Adriano Zumbo, the pâtissier known for his deadly dessert challenges on MasterChef Australia, is in South Africa for the first time to appear at the Johannesburg Good Food and Wine Show from 23-26 July 2015. We chatted to the pastry chef to find out more about his creative process, guilty pleasures and favourite macaron flavours.
Adriano’s demos at the Celebrity Chefs Theatre will include one of his trademark Zumbarons (his take on the macaron) with a South African twist: he’ll be making a milktart version, with cinnamon, nutmeg and custard. He’s also doing something “a bit more Aussie”, a lamington tart with honey, lemon and eucalyptus.
The Zumbarons are definitely the biggest sellers at his chain of pâtisseries in Australia, with the salted popcorn flavour the most popular. But which one is his personal favourite? “Well, I like to eat six or ten of them at a time – they’re small, perfect for knocking a few back – so I like the fresh flavours like passion fruit and mandarin. And chocolate’s always winner.”
Adriano has some amazingly creative dishes, like that eight-layered V8 vanilla cake and his crazy croquembouche towers. But where does the inspiration come from, and what is his process? “It depends on the thought that kicked it off. It could be an ingredient, flavour or shape. The look of it is also important; a lot of thought goes into that.”
Sometimes it’s a catchy phrase, like ‘chip off the old block’, that will get him started. (He makes up most of the names himself.) “So for that one I knew I needed a square block with a corner taken out of it, and worked backwards from there. You’ve got to create something that people are going to remember.”
At the moment Adriano is experimenting with Japanese favours like yuzu, miso paste and mandarin, and has been working on something with macadamia, lime and black pepper. “That’s a good one,” he concedes.
Earlier this year the pastry chef came up with a crossover between two of our favourite things, a burger and a pie . Since we can’t taste it ourselves, we asked Adriano to describe his insane invention: “The brioche roll on top is soft, and the inside is like a meat pie, but with those burger flavours of the patty, tomato sauce, caramelised onions, beetroot and egg.” (The last two ingredients are apparently pretty common toppings at most Aussie burger joints.)
Moving from easy pies to delicate desserts, what’s the most complicated recipe in his repertoire? “It’s all quite hard,” he laughs. “If you’re not paying attention, you’ll struggle.” This is something even the highly skilled contestants on MasterChef Australia have learned first hand, facing elimination for failing Adriano’s cake and croquembouche challenges.
“I still struggle every day,” he admits. “Even if I’ve made it 10 times, I’ll make it again and start to pick at it until it’s perfect.”
Most cakes have too much sugar or butter and the flavour becomes the background, says Adriano, so that’s why he became interested in more unusual concepts with new tastes and textures. “I like the fresher stuff – spice, fruit, clean flavours. I want to really taste it.”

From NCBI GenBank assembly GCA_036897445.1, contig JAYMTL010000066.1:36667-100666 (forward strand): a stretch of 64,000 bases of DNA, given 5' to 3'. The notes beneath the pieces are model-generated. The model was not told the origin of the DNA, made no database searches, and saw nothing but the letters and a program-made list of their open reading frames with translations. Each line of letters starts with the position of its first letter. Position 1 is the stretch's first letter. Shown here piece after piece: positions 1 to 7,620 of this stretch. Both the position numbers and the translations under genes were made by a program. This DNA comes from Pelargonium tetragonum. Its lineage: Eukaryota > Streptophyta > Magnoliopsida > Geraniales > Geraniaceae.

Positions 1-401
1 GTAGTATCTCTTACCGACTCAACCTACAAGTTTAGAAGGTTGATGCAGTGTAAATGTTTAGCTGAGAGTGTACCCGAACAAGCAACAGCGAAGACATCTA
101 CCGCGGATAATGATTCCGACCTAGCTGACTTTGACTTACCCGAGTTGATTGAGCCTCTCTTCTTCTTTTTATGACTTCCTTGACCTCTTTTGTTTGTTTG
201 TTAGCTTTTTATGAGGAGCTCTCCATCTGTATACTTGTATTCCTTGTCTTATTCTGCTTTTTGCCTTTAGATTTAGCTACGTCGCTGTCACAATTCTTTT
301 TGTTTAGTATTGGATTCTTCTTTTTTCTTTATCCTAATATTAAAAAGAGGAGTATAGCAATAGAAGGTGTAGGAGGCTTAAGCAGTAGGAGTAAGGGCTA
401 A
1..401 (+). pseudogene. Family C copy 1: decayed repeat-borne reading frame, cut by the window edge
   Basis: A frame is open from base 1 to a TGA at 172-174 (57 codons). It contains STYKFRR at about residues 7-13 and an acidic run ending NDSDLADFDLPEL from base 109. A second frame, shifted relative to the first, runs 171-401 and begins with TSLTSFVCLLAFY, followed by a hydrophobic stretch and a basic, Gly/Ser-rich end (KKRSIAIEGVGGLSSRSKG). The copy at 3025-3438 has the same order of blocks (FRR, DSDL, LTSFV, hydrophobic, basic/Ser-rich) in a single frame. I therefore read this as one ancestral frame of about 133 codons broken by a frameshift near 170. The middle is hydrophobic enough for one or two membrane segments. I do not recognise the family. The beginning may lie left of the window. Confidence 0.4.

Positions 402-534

If you want to rise to new heights in your home kitchen, says Adriano, you’ll definitely need a thermometer and a scale. “You need to work with ingredients at the right temperature to get the best product. A scale is also key – in our recipes we work with 1g, 2g, 20g. It’s not like a sponge recipe – a cup of this, a pinch of that – it’s much more accurate.”
We’ve seen what Adriano gets up to in his own studio, but what about at home? “I cook for myself most nights. More traditional Italian stuff: meatballs, crumbed chicken, involtini, pasta. A lot of grilled chicken and veggies like asparagus and broccolini.” Is this because he devours so much sugar at work? “Absolutely! I eat the same cereal for breakfast every day and I like to have simple and clean suppers to balance out my diet.”
But that doesn’t mean he can’t enjoy a treat. Unsurprisingly, working as he does with sweets, his guilty pleasure is of the savoury variety. “I have pizza every week – and then I eat three in one go. I like the really traditional thin pizza, light and wood-fired. Yeah, I can smash a few of those!” (A man after our own heart.)
The reality cooking competition has swept the globe, and is now made in local formats everywhere from India to Israel. But what effect did it have back home in Australia? “MasterChef has done great things for the industry as a whole: more people are interested in cooking, and trying different types of food – savoury and sweet. They’re more adventurous; everybody wants to cook and make new things.
“Australia was a county that didn’t really have much of its own food culture – now its multicultural influences are driving the industry to greater heights.”
With his stores, TV appearances, classes and cookbooks, Adriano is a busy man. But he’d like to have his own TV show one day, focused on pastry. “I’d have various characters doing different things – and I’d play all of them! I like to make things fun. You’ve got to be serious in your work and keep pushing, but it’s good to bring a bit of lightness into the day.”
The next challenge is to consolidate the Zumbo business, so it can run itself and Adriano can spend more time on research and development. We can only imagine what he’s going to come up with next.
Catch Adriano Zumbo at the Johannesburg Good Food and Wine Show this weekend. Click here to see the programme and find out more.